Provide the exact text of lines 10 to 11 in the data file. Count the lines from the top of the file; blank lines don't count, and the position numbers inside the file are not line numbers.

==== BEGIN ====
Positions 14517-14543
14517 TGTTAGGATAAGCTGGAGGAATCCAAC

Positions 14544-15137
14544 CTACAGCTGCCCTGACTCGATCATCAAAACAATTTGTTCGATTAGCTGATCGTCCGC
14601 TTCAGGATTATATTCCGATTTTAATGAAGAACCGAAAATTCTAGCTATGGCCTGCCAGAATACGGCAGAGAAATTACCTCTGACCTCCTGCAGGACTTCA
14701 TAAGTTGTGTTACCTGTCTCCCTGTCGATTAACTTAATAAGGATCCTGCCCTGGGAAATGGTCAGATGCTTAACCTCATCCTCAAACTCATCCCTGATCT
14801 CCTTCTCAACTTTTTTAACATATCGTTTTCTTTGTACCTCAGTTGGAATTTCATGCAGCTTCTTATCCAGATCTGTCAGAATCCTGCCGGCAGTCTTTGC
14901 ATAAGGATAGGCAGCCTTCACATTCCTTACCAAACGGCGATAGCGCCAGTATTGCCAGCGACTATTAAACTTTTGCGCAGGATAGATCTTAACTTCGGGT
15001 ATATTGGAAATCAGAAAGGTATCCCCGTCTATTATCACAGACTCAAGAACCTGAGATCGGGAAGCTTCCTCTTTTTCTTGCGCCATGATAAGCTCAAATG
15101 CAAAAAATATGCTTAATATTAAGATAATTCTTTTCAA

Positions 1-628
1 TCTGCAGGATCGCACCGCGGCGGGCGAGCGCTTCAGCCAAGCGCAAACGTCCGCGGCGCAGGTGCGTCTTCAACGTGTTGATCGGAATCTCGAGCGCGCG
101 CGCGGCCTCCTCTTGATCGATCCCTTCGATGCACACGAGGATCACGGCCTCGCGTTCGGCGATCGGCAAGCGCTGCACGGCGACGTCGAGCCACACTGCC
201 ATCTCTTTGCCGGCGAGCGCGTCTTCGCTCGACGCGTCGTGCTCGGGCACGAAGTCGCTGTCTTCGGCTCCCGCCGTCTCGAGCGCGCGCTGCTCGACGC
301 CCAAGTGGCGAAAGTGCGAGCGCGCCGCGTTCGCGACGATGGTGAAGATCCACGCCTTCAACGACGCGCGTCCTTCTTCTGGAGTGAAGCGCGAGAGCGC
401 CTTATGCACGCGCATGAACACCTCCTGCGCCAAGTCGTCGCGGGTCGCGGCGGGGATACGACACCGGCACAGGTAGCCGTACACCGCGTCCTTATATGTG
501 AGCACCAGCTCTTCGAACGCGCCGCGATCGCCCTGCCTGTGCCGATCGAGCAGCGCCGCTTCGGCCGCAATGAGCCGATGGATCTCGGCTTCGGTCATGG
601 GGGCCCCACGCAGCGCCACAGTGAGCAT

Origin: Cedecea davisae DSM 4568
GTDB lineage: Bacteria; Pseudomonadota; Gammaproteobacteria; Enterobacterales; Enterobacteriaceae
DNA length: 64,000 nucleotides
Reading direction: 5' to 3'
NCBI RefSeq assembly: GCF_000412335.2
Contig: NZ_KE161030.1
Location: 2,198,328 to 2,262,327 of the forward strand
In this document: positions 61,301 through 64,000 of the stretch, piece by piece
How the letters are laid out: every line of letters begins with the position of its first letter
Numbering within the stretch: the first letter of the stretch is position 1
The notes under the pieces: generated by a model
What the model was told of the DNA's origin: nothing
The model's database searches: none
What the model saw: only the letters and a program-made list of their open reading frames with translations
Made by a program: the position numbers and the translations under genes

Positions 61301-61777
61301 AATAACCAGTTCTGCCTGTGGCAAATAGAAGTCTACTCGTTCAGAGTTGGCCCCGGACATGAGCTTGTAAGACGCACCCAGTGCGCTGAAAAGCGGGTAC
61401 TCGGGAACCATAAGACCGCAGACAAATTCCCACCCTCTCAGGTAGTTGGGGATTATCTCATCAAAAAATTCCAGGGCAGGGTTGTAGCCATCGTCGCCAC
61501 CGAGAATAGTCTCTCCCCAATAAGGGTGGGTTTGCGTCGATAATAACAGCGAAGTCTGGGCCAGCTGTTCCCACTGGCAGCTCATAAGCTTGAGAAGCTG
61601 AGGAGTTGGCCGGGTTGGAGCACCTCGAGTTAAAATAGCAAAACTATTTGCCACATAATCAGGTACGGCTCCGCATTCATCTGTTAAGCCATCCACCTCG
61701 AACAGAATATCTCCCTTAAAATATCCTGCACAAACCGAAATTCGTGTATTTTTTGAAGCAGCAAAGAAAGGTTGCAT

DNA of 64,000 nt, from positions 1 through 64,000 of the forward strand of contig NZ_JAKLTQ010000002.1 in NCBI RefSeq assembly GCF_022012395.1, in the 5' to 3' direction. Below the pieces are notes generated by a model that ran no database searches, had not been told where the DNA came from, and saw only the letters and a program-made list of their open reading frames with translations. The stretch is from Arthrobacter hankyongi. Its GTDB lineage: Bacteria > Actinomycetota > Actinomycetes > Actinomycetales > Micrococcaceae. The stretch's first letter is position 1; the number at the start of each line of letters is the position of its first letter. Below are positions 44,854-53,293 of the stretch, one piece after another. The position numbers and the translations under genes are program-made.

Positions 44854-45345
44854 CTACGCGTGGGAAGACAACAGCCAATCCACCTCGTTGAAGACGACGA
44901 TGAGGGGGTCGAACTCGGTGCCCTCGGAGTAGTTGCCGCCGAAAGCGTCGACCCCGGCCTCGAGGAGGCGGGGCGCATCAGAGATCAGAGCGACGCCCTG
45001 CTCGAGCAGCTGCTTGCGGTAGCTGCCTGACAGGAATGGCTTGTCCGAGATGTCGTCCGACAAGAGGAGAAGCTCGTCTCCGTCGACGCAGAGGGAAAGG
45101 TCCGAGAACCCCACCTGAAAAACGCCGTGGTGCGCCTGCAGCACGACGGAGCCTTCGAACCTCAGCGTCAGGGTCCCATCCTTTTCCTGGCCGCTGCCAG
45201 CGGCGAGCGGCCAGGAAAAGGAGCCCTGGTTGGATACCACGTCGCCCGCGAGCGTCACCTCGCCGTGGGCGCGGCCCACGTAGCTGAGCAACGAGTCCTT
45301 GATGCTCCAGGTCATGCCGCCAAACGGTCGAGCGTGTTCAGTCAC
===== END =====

15101 CAAAAAATATGCTTAATATTAAGATAATTCTTTTCAA

Positions 1-628